Community Chest Card: Friends offer to take you to lunch. Dinner. They want to stop by. All the time. You appreciate it, but you need time to process and wish everyone would just leave you alone.
Roll Doubles. You now have double the bills! Double the rent! But you are alone. Must pay these bills alone. One paycheck.
GET OUT OF WORK FREE Card. This card entitles you to not go to work, so that you may pick up your husband’s Ashes and then collapse into your own emotional pile of dust.
Chance Card: Months pass. Your friends stop calling and asking how you are. You get your wish to be left alone. Everyone leaves you alone.
Advance token to the nearest Wedding! A dear friend is getting married. Move up 7 spaces for getting through the day. Lie in bed for 3 days afterward, shutting yourself off from the world. Go back 4 spaces.
Congratulations! You wrote a One-Act Play and made the Semi-Finals of major Festival! Move up 20 spaces.
Performing play about Grief forces you to re-live actual grief and first days surrounding his death. Start Game Over.
You get the idea. Of course, I could go on, because this is just a tiny sample of my life, and I’m sure many of my readers are already uncomfortable reading it. It’s okay. I’m uncomfortable too. I’ve just learned how to live inside of uncomfortable. Everyday, I am learning how to cope with the very real pain that sits in my heart. Lingering. Loitering. Hanging around, unwanted.
I get up. Everyday. Some days are fine. Some days are hell. Happiness comes. Shadowed by sorrow. Joy is present. Wrapped inside hurt. Sometimes I laugh. Sometimes I scream. Wail. Yell. Sit. Breathe. Fight.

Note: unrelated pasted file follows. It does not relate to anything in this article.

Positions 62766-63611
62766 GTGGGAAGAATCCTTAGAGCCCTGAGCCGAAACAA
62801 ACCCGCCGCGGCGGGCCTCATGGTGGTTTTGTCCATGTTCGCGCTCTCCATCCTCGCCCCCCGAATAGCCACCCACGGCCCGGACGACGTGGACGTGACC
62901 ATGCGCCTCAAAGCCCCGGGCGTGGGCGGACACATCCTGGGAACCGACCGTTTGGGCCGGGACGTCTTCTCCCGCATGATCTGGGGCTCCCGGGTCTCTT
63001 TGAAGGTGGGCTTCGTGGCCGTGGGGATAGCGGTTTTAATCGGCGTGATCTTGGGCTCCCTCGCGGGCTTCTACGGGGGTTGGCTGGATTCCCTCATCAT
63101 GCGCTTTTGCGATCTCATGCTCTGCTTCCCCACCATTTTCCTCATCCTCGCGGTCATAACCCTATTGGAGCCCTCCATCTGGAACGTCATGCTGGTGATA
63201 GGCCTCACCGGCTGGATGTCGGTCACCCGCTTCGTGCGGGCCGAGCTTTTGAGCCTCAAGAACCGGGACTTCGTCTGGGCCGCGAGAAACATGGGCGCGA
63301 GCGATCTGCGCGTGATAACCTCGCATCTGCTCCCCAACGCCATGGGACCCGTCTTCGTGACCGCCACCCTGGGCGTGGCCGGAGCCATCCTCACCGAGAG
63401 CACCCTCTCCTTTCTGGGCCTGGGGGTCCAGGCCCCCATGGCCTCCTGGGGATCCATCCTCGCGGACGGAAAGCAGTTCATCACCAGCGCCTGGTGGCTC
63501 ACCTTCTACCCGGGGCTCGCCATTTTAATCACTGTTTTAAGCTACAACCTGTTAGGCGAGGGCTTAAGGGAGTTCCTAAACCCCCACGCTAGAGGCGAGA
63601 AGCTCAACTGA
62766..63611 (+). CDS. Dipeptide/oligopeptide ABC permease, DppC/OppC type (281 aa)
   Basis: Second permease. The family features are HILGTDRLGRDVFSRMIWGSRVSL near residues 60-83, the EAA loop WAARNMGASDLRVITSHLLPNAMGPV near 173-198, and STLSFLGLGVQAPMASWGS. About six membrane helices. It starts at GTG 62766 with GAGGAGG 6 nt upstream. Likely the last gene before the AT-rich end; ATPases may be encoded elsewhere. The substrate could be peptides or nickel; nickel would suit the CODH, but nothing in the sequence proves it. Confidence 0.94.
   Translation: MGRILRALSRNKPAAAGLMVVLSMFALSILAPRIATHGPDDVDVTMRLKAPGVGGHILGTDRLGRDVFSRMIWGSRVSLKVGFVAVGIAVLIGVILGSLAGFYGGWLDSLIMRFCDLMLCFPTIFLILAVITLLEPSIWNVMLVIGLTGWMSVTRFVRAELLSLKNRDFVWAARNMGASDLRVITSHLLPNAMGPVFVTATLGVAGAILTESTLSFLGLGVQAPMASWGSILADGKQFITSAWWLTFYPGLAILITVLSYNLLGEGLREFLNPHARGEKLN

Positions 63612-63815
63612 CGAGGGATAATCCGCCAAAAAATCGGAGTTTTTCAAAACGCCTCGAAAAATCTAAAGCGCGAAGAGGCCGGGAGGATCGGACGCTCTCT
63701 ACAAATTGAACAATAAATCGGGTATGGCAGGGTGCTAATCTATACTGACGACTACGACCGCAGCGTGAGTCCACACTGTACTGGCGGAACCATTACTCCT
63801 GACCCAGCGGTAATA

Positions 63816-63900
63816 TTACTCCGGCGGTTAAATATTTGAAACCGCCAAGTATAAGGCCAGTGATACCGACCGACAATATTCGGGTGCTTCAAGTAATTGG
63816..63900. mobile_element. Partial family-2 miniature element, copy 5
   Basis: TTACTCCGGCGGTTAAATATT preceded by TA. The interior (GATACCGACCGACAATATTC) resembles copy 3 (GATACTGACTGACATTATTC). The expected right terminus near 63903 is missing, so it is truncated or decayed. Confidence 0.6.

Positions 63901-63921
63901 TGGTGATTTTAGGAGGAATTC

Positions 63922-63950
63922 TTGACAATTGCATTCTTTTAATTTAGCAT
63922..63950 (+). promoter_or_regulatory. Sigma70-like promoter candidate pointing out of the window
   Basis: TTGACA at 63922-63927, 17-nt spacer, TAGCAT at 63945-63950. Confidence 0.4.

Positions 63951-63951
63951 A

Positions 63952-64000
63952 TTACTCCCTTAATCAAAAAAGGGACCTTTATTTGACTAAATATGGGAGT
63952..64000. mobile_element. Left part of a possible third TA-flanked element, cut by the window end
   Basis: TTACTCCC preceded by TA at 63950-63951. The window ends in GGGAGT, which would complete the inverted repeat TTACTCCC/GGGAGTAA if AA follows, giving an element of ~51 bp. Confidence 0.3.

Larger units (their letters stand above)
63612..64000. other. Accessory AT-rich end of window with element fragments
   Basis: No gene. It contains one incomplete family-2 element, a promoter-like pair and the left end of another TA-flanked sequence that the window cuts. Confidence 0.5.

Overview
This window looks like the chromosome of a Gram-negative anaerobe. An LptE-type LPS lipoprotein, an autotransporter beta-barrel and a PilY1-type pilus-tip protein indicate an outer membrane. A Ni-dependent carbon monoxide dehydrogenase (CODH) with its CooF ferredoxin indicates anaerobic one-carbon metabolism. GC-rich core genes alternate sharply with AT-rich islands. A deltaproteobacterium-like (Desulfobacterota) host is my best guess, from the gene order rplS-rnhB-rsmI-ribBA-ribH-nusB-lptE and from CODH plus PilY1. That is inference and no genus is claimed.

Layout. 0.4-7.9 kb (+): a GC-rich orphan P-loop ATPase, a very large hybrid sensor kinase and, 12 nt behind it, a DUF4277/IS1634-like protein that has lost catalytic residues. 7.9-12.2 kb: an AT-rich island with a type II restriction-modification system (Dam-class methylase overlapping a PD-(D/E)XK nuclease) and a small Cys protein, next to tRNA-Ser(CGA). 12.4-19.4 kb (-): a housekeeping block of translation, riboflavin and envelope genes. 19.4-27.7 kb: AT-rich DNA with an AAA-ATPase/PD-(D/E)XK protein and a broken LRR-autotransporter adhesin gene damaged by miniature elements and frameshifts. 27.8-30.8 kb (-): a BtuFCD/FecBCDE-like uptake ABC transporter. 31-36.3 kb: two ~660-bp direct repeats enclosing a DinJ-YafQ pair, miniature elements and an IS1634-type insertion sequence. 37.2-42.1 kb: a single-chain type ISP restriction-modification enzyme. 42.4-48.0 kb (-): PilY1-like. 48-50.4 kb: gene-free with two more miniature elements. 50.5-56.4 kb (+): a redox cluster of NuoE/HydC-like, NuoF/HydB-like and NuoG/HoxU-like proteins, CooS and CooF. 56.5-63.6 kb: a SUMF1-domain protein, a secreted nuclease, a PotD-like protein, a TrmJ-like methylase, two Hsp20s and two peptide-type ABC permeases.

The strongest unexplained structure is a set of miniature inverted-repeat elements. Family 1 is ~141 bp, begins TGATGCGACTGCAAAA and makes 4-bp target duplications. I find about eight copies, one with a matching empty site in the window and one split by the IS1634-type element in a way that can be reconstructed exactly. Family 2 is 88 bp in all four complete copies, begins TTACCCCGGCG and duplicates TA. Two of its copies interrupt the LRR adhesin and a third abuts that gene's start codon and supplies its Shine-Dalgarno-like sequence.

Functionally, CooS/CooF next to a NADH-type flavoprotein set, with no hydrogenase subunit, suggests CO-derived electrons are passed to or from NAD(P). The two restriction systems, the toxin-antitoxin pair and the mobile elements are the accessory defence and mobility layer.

In certain moments, there are things that help. Friends. Family. Writing. Being me. Acting silly.
In other moments, nothing helps. Sometimes there is nothing at all you can do, except feel the pain, sit inside of it, marinate in the hurt, feel the discomfort, don’t run away, get up again and try tomorrow.
Facing the grief. Living life. Telling the truth. Moving forward when your heart is gone. Walking through shattered glass. Taking off the mask and the phony timeline behind grief, and revealing the sickening reality that lies underneath. Living in that world every second, terrified as you may be.
That is a choice. That is my choice, and I won’t apoligize for it.
Happiness is not a destination or a goal that you try and achieve. It’s a feeling, and like all feelings, it is not permanent. Ask me if I am happy right now. No. Ask me again in 2 hours. Could be yes. It is temporary. Life is temporary. Most things are. The strange part is – once you realize this and come to accept it – there is something very oddly comforting inside of that knowledge. Terrifying, and comforting.
Or maybe it’s just me. I’ve always preferred the truth over unicorns, the sarcastic joke over the inspirational message, the reality over the fantasy.
Happiness will be there. And then it won’t. But for now, it can suck my ass.